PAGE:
This time last weekend I was in Paris – my mother and I enjoyed a four-day break there, and noticed once again how green the city is, and how much the French love their parks. Everywhere you go there are streets and squares lined with trees, and there are beautiful, tiny parks and public gardens hidden away in the smallest of spaces, with gravelled paths, statues, fountains, flowers, trees and benches. Then there are the large parks, like the Tuileries, the Bois de Boulogne, the Jardin des Plantes, and the Jardin du Luxembourg, with their grand planting schemes, sweeping vistas, wooded areas, palaces, cafes, glasshouses and even (in the case of the Jardin des Plantes) a menagerie, or zoo. Whatever their size, they are all wonderfully quiet and incredibly clean. There is no litter blowing around, no food containers festering on the ground, and no dog poo.
Today’s photos were taken in the Jardin du Luxembourg which is one of our favourite places, and always seems tranquil and peaceful. There were drifts of delicate, pale pink forget-me-nots, and those strange rows of trees that look like giant hedgesWe sat on our chairs, soaking up the sunshine, and watched the world go by. Children sailed boats on the ornamental, octagonal pool, while visitors admired the colourful carpets of flowers in the parterres, and the French sat quietly eating their lunch, reading, or just relaxing. But many Parisians are much more energetic, and they come here to jog along the pathways, or do their exercises beneath the trees – how much nicer to be out in the fresh air, rather than stuck in a gym.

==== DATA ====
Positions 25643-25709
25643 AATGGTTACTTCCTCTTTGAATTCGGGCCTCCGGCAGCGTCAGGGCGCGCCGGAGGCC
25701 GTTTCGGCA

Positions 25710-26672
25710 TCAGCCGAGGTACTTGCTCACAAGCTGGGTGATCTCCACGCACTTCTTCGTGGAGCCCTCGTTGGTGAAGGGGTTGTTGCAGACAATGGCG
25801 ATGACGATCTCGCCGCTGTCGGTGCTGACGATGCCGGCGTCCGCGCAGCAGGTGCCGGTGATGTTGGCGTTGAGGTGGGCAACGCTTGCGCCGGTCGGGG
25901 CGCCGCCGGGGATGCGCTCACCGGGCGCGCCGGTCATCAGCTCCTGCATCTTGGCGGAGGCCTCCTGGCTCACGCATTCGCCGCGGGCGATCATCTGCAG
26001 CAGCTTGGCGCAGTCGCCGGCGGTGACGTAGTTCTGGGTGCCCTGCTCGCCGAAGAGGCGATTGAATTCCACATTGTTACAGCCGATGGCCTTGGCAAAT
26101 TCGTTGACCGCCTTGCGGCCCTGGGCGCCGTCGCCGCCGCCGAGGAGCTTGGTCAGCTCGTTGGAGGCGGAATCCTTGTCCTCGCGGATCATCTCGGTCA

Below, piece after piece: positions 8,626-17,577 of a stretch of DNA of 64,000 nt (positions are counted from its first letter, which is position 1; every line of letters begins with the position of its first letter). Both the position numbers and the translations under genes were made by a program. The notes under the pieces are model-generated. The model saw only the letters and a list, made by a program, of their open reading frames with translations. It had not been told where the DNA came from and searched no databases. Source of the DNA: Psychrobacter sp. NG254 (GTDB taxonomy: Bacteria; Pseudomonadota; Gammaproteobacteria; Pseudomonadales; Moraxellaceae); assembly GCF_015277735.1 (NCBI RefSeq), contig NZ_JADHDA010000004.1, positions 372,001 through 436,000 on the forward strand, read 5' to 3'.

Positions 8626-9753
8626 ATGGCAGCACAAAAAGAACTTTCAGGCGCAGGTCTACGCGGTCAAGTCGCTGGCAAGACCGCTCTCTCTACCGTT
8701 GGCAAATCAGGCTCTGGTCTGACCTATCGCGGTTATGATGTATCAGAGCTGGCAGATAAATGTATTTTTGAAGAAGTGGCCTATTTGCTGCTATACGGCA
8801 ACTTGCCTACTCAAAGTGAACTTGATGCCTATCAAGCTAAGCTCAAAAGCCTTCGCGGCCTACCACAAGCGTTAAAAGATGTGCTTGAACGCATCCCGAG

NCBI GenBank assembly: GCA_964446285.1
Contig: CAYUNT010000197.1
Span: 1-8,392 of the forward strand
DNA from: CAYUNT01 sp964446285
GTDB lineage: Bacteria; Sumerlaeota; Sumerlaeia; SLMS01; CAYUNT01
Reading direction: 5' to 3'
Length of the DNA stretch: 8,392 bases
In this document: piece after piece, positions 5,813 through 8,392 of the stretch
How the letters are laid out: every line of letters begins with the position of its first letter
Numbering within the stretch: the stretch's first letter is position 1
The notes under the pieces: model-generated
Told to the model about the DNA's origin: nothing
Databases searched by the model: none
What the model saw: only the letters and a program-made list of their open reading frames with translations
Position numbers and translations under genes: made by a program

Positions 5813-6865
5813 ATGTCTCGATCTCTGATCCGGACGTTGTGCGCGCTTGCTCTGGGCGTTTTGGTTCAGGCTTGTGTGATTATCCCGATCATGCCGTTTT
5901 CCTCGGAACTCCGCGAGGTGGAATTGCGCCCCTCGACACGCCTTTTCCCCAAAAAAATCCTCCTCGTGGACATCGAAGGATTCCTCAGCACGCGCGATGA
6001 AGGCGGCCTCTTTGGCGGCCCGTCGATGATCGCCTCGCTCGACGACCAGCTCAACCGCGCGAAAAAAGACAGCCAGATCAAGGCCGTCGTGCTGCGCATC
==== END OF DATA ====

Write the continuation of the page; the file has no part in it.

This park was created by the widowed Marie de Medicis (she was married to Henri IV). Homesick for her childhood home at the Palazzo Pitti, in Florence, she had a palace and garden created like those she had known and loved in Italy. Her palace, with its terraces and balustrades, now houses the French Senate, and the charming Medici Fountain is still one of the most popular features, although Marie’s grotto and fountain now include a pond and statue. The area was ignored for well over a century, but was restored and enlarged following the Revolution.
It’s a fabulous place, full of flowers and trees, with a kind of bandstand for musical events, and a théâtre des marionnettes. The gardens also have around 100 statues including one of the Statue of Liberty which is supposed to be the model sculpted by Bartholdi while he worked on designs for his iconic New York artwork.
from the nobles.
Eventually the nobles rebelled, and Louis, seizing the chance to take control, had her imprisoned. Mother and son were reconciled, but not for long, and she was exiled, fled to Brussels, then moved on to Amsterdam, and Cologne where she died in 1642, far from her beautiful garden.
For more Saturday Snapshots see Alice’s blog http://athomewithbooks.net/